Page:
History and scenarios of future development of Baltic Sea eutrophication
Author(s): Voss, M.; Dippner, J.W.; Humborg, C.; Huerdler, J.; Korth, F.; Neumann, T.; Schernewski, G.; Venohr, M.
In: Estuar Coast Shelf Sci
Year: 2011
Type: Journal / article
Theme affiliation: Marine
Full reference: History and scenarios of future developments of Baltic Sea eutrophication. 2011. Estuar Coast Shelf Sci, 92 (307-322).
Publication review
Nutrient loads from watersheds, atmospheric deposition, and cyanobacterial nitrogen fixation have led to eutrophication in the Baltic Sea. Here we give the historical evolution of this, detail some of the specific eutrophication features of the Baltic Sea, and examine future scenarios from climate related changes in the Baltic Sea region.

We distinguish northern and southern regions of the Baltic Sea. The northern watersheds have sub-polar climate, are covered by boreal forest and wetlands, are sparsely populated, and the rivers drain into the Gulf of Bothnia.

The southern watersheds have a marine influenced temperate climate, are more densely populated and are industrially highly developed. The southern areas are drained by several large rivers, including the representative Oder River. We compare these regions to better understand the present, and future changes in Baltic Sea eutrophication.

Comparing the future projections for the two regions, we suggest that in addition to changes in nutrient inputs, increased temperature and precipitation are likely to become important forcings. Rising temperature may increase release of dissolved organic matter (DOM) from soils and may alter the vegetation cover which may in turn lead to changed nutrient and organic matter input to the Baltic Sea. For the southern Oder River catchment a model study of nutrient input is evaluated, MONERIS (Modelling Nutrient Emissions in River Systems).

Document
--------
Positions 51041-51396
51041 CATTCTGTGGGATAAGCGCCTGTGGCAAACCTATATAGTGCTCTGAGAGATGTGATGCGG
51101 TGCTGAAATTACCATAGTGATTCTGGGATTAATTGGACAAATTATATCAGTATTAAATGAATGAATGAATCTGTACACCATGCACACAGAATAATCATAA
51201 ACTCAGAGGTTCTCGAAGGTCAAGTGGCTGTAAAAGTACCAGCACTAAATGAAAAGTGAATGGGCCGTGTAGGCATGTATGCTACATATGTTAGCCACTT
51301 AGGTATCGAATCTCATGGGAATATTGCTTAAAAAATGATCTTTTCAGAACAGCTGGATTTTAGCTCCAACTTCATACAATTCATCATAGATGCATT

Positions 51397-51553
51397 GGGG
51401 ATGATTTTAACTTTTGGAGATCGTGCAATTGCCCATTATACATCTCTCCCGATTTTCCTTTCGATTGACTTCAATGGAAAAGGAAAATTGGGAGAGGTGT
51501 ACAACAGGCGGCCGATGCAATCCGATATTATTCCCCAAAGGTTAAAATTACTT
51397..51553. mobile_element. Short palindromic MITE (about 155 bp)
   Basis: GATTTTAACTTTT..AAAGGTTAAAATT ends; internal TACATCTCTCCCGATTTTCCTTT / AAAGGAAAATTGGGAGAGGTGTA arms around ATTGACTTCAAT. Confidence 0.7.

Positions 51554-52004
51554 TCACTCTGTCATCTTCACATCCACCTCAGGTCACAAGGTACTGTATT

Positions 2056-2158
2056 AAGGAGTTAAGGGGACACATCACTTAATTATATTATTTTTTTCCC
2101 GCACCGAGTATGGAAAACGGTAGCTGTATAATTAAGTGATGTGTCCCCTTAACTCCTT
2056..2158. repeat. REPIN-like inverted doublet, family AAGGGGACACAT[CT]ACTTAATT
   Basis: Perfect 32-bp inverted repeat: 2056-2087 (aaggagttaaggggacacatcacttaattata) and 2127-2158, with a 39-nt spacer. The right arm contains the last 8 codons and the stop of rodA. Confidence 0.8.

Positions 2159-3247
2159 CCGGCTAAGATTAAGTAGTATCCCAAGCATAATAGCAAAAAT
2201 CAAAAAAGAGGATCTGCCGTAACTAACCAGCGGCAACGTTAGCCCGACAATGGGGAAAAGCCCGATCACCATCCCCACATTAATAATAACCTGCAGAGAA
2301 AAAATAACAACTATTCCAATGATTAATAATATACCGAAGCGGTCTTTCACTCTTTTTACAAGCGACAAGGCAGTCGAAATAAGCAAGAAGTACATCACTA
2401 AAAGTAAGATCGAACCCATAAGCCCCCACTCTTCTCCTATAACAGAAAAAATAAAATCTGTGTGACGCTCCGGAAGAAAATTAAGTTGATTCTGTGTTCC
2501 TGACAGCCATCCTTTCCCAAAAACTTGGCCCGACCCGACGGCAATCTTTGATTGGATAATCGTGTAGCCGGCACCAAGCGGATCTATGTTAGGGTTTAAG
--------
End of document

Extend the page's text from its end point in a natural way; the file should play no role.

The strong correlation between precipitation, flow and nutrient discharge indicates a likely increase in nutrient concentrations from diffuse sources in future. The nutrients from the Oder River are modified in a lagoon, where removal processes change the stoichiometry, but have only minor effects on the productivity.

We suggest that the lagoon and other nearshore areas fulfil important ecological services, especially the removal of large quantities of riverine nitrogen but at the same time are threatened systems due to increasing coastal hypoxia.

2011-12-08 | Sturle Hauge Simonsen

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